N1bn Imo Contract Debt: CBN, 14 banks deny verseeing state’s account
The denials were contained in the respondents briefs filed by the concerns banks and made available to newsmen on Sunday in Abuja, by Mr Anthony Agbonlahor, Counsel for the Judgment Creditors.
News Agency of Nigeria (NAN) reports that a garnishee order is a common form of enforcing a judgment debt against a debtor to recover money.
The court enforces the payment of such debt through a third party who holds funds belonging to the judgment debtor.
The judgment creditors, E.F. Network Nig Ltd and Mr Gideon Egbuchulam on April 17 approached the court with an exparte motion praying it to compel 17 banks allegedly overseeing Imo government accounts to effect the payment.
Justice Bello Kawu, went ahead to grant the prayer by directing the listed banks to show caused why the order should not made absolute.
The banks were: Central Bank of Nigeria (CBN), Access Bank Plc, Zenith Bank Plc, Jaiz Bank, Union Bank Plc, United Bank for Africa (UBA), First Bank Plc, Ecobank Plc, Keystone Bank Plc, and Diamond Bank Plc.
The rest were: Fidelity Bank Plc, Polaris Bank Plc, GTBank Plc, Stanbic IBTC Bank Plc, Unity Bank Plc, Heritage Bank Plc, and FCMB Bank Plc.
The Supreme Court had on March affirmed the judgment of the Court of Appeal Owerri which ordered the state defendants to pay the N1 billion contract debt owed the judgment creditors.
The apex court held that the appeal filed by the Imo state government and Gov. Rochas Okorocha challenging the judgment of the lower court was not meritorious.
However, going by the respondents brief filed by the 17 banks, 14 of them denied overseeing any Imo government accounts.
Meanwhile, the Central Bank of Nigeria (CBN) said it was not in the position to effect the order of the court since it only had only administrative supervisory powers over banks.
Mr Ahmed Abdullahi, Counsel for the CBN in this respondent brief said that the apex bank did not maintain accounts in the name of the judgment debtor.
He further said the bank had such powers to track funds due to the state government in the consolidate revenue fund of Imo state. Abdullahi also argued that the bank did not part take in the actual sharing of funds to state from the Federation Account.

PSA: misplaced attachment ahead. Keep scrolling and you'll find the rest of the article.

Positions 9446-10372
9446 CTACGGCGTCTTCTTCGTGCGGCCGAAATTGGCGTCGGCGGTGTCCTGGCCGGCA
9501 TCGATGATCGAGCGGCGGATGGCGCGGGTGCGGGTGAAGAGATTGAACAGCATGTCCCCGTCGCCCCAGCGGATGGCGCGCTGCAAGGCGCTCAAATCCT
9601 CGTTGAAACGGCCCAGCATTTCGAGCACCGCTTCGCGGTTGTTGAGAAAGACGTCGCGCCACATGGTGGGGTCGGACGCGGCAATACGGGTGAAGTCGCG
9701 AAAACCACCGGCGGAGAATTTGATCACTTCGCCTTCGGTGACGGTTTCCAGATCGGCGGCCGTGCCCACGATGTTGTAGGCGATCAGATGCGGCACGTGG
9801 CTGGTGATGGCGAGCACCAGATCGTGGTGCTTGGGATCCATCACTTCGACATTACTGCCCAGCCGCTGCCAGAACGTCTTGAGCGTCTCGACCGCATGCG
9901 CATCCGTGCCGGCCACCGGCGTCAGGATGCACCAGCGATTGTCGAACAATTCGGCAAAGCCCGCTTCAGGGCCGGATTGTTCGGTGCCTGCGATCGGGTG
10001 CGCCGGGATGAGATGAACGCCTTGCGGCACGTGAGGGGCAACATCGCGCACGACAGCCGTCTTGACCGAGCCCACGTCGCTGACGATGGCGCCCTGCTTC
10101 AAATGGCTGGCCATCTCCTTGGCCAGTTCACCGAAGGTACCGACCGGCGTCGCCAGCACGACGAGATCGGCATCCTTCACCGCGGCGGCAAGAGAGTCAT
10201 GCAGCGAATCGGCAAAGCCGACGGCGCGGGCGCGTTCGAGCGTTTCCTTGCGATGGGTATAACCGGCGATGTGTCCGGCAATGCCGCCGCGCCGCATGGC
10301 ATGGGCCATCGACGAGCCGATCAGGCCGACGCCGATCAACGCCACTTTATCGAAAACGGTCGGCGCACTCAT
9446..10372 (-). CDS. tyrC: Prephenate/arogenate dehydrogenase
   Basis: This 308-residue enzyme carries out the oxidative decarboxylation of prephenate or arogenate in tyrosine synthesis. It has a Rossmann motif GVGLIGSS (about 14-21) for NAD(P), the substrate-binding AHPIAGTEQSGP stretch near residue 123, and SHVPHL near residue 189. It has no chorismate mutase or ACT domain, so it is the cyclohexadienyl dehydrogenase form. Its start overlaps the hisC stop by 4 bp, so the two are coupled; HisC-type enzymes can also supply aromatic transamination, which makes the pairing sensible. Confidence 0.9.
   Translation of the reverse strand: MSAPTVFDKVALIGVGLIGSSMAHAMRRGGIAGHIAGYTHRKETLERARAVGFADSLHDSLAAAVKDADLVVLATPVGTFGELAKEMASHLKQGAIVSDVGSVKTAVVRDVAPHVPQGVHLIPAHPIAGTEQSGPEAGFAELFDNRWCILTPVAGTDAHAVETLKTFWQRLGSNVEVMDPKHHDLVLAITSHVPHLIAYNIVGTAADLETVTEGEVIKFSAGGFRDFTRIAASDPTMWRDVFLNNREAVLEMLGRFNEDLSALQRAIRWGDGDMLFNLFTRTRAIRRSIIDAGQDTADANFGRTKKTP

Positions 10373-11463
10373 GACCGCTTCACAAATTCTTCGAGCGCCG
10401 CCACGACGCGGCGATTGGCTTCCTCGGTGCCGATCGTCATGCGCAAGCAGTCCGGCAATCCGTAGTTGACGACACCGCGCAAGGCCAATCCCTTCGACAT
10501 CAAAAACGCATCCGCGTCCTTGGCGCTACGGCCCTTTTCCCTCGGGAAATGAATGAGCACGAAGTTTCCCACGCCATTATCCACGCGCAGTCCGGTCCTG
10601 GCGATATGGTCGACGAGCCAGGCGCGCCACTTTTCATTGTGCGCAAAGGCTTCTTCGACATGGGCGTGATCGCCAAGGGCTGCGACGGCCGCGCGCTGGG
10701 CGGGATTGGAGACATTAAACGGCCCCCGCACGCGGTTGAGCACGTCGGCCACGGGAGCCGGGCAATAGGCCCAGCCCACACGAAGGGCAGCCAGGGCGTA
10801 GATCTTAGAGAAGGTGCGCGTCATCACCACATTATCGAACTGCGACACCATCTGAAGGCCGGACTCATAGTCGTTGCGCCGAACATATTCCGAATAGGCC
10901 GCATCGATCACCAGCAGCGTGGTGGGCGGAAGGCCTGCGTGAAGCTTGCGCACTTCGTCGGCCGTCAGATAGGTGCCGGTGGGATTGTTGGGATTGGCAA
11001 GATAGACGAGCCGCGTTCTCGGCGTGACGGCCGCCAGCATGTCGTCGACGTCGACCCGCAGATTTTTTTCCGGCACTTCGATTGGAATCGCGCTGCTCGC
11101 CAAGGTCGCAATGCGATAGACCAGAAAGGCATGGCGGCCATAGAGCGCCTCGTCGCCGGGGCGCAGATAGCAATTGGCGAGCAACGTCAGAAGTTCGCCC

He further said the CBN as a public officer required the consent of the Attorney-General of the Federation to act on legal matters, adding that processes served on the bank did indicate consent was sought.
Abdullahi therefore, prayed the court to vacate the order and discharge the bank in the interest of justice.
However, the respondent’s brief filed by the Zenith Bank Plc indicated the state government maintained an account with it, but that the account was used to obtain N10 billion loan from the bank 2016 and spread across 240 months.
Similarly, Access Bank Nig, Plc in its response, agreed to oversee a number of the judgment debtor’s account but that the balances in those account abysmally negligible, adding that they were no recent transactions on the accounts.
Agbonlahor, while speaking on the responses filed by the Access bank, said the bank’s testimony was incorrect.
“Access Bank today filed a return denying the existence of the account numbers we had tracked belonged to the judgment debtors.
“This denial goes contrary to the letter of the prayers that contained specific account numbers maintained by the judgment debtors with the bank.
“The act of concealing of existing accounts on the part of the bank is a despicable action capable of making it incur liabilities of the judgment debtors.
“We have evidence that one of the account numbers we mentioned had been used to pay salaries of workers in Imo state last month through the intervention of the EFCC.
“It is therefore an embarrassment to the bank for it to deny the existence of any accounts belonging to Imo state government.
“Whether this will be the beginning of charges bordering on perjury against the deponent, only time will tell,’’ Agbonlahor said.
However, Chief M.O Nlemedim (SAN), Imo State, Attorney-General filed a Motion on Notice seeking the termination of the garnishee proceedings for want of competence.
He is asking the court for an order restraining the judgment creditors, agents, representatives or the garnishee banks from relying on the said garnishee order pending the determination of the motion.
The state is also seeking the setting aside of the garnishee order made April 17 in a motion mark: FCT/HC/5309/2019, for allegedly being an abuse of court process.
NAN reports that the other judgment debtors include the Environmental Transformation Committee (Imo Entraco) and The Ministry of Environment.
Justice Bello Kawu has fixed June 25 for continuation of hearing on the matter.
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